Princess Anne's personal interests vary. She is easily the busiest working British Royal. The Princess Royal has a wide range of public roles, and a very busy working schedule. The Princess began to undertake public engagements alone when she was 18 and had left school. She first flew her personal standard in 1969 when she opened an educational and training centre in Shropshire. Her first State Visit was in May the same year, when she accompanied The Queen and The Duke of Edinburgh to Austria.

From a young age riding was The Princess's great passion, and she soon proved herself an expert horsewoman. She regularly took part in the Horse of the Year Show at Wembley and the Badminton Horse Trials. In September 1971 she won the individual European Three-Day Event at Burghley, and was nominated Sportswoman of the Year by the Sports Writers' Association, the Daily Express newspaper and World Sport (the journal of the British Olympic Association). She was also voted the BBC's Sports Personality of 1971. In 1973 Her Royal Highness was a member of the British team in the European Three-Day Event Championships at Kiev in the Soviet Union. Two years later, in the same contest in Germany, she won silver medals as an individual competitor and as a team member. The Princess also competed in the 1976 Montreal Olympic Games as a member of the British Three-Day Event team. This led in 1983 to her becoming President of the British Olympic Association for five years. In 1986 Her Royal Highness succeeded her father as President of the International Equestrian Federation (IEF), a post which she has since relinquished. In 1988 The Princess became one of the two UK members of the International Olympic Committee. Her Royal Highness has been an enthusiastic supporter of the British Olympic teams at successive games since 1983, including the games in Sydney in 2000 and Athens in 2004. The Princess's interest in horses has resulted in her close involvement with many equine and veterinary charitable organisations, most well-known of which is her presidency of Riding for the Disabled, a position she has held since 1969. The Princess has written a book about her love of horses and equestrian career, Riding Through My Life.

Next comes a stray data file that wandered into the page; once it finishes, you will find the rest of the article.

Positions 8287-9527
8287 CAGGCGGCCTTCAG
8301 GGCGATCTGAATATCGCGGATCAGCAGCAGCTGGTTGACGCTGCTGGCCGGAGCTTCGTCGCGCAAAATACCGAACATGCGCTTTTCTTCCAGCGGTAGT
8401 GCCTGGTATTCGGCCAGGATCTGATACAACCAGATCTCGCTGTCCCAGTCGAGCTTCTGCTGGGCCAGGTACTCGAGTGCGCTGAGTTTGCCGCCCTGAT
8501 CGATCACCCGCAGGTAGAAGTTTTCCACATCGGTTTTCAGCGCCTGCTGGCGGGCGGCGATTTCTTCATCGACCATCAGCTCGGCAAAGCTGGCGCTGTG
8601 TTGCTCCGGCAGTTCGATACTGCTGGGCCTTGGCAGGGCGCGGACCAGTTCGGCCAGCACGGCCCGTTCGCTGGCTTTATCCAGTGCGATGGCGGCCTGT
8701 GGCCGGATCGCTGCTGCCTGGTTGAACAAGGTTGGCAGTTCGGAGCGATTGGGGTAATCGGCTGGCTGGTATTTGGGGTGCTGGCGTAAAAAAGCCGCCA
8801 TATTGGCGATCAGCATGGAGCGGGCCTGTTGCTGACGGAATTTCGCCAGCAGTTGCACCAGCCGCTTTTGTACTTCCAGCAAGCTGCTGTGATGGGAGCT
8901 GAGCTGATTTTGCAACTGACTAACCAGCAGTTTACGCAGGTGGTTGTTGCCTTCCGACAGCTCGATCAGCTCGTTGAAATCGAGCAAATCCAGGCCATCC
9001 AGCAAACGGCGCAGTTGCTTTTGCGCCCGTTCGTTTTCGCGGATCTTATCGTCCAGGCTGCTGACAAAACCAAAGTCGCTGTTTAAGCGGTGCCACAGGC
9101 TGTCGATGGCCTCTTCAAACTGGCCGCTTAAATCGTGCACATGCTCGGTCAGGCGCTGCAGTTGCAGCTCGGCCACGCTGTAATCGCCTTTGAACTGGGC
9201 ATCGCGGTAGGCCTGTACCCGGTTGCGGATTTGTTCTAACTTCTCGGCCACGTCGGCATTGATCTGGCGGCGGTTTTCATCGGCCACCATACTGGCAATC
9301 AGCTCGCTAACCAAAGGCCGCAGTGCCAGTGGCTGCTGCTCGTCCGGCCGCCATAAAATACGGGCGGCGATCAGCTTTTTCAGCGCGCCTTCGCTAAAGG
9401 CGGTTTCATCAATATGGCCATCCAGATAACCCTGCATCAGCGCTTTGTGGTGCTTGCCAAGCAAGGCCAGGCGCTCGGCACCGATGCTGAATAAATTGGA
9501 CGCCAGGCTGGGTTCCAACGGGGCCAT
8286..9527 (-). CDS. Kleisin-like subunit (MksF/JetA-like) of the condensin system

The Princess has recieved numerous honors, both by her mother and internationally. Some of these honors include:
  • Queen Elizabeth II Coronation Medal (1953)
  • Grand Decoration of Honour in Gold with Sash for Services to the Republic of Austria (1969)
  • Commander Grand Cross of the Order of the White Rose of Finland (SVR SR) (1969)
  • Grand Cordon of the Order of the Precious Crown (1971) (Japan)
  • Grand Cross of the Order of the House of Orange (1972)
  • Grand Cross of the Order of the Oak Crown (1972)
  • Order of the Yugoslav Flag with Sash, 1st Class (1972-1991)
  • Dame Grand Cross of the Royal Victorian Order (GCVO) (1974)
  • Queen Elizabeth II Silver Jubilee Medal (1977)
  • Canadian Forces Decoration (1982)
  • Lady of the Most Noble Order of the Garter (1994)
  • Order of the Thistle (2001)
  • Queen Elizabeth II Golden Jubilee Medal (2002)
  • Commemorative Medal for the Centennial of Saskatchewan (2005)
  • Queen Elizabeth II Diamond Jubilee Medal (2012)